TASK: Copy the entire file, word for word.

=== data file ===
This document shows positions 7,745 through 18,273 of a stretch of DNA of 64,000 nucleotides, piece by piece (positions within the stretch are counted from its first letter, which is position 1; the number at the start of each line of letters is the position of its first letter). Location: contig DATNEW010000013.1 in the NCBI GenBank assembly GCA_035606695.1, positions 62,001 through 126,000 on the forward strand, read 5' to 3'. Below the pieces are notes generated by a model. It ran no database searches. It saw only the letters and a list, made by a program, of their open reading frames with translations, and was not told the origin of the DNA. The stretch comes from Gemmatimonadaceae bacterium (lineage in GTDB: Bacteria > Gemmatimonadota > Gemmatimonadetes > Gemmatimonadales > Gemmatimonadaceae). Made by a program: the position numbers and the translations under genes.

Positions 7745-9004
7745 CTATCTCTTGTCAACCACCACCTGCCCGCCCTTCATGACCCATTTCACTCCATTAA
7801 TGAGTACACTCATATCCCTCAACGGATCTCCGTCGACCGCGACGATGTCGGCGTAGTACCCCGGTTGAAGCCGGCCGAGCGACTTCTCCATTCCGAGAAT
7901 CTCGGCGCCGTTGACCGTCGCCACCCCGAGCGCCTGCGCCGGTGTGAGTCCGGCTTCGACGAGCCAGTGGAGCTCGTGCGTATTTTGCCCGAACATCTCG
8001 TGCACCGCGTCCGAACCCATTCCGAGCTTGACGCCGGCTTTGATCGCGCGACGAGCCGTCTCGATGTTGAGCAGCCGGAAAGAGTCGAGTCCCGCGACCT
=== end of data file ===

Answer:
This document shows positions 7,745 through 18,273 of a stretch of DNA of 64,000 nucleotides, piece by piece (positions within the stretch are counted from its first letter, which is position 1; the number at the start of each line of letters is the position of its first letter). Location: contig DATNEW010000013.1 in the NCBI GenBank assembly GCA_035606695.1, positions 62,001 through 126,000 on the forward strand, read 5' to 3'. Below the pieces are notes generated by a model. It ran no database searches. It saw only the letters and a list, made by a program, of their open reading frames with translations, and was not told the origin of the DNA. The stretch comes from Gemmatimonadaceae bacterium (lineage in GTDB: Bacteria > Gemmatimonadota > Gemmatimonadetes > Gemmatimonadales > Gemmatimonadaceae). Made by a program: the position numbers and the translations under genes.

Positions 7745-9004
7745 CTATCTCTTGTCAACCACCACCTGCCCGCCCTTCATGACCCATTTCACTCCATTAA
7801 TGAGTACACTCATATCCCTCAACGGATCTCCGTCGACCGCGACGATGTCGGCGTAGTACCCCGGTTGAAGCCGGCCGAGCGACTTCTCCATTCCGAGAAT
7901 CTCGGCGCCGTTGACCGTCGCCACCCCGAGCGCCTGCGCCGGTGTGAGTCCGGCTTCGACGAGCCAGTGGAGCTCGTGCGTATTTTGCCCGAACATCTCG
8001 TGCACCGCGTCCGAACCCATTCCGAGCTTGACGCCGGCTTTGATCGCGCGACGAGCCGTCTCGATGTTGAGCAGCCGGAAAGAGTCGAGTCCCGCGACCT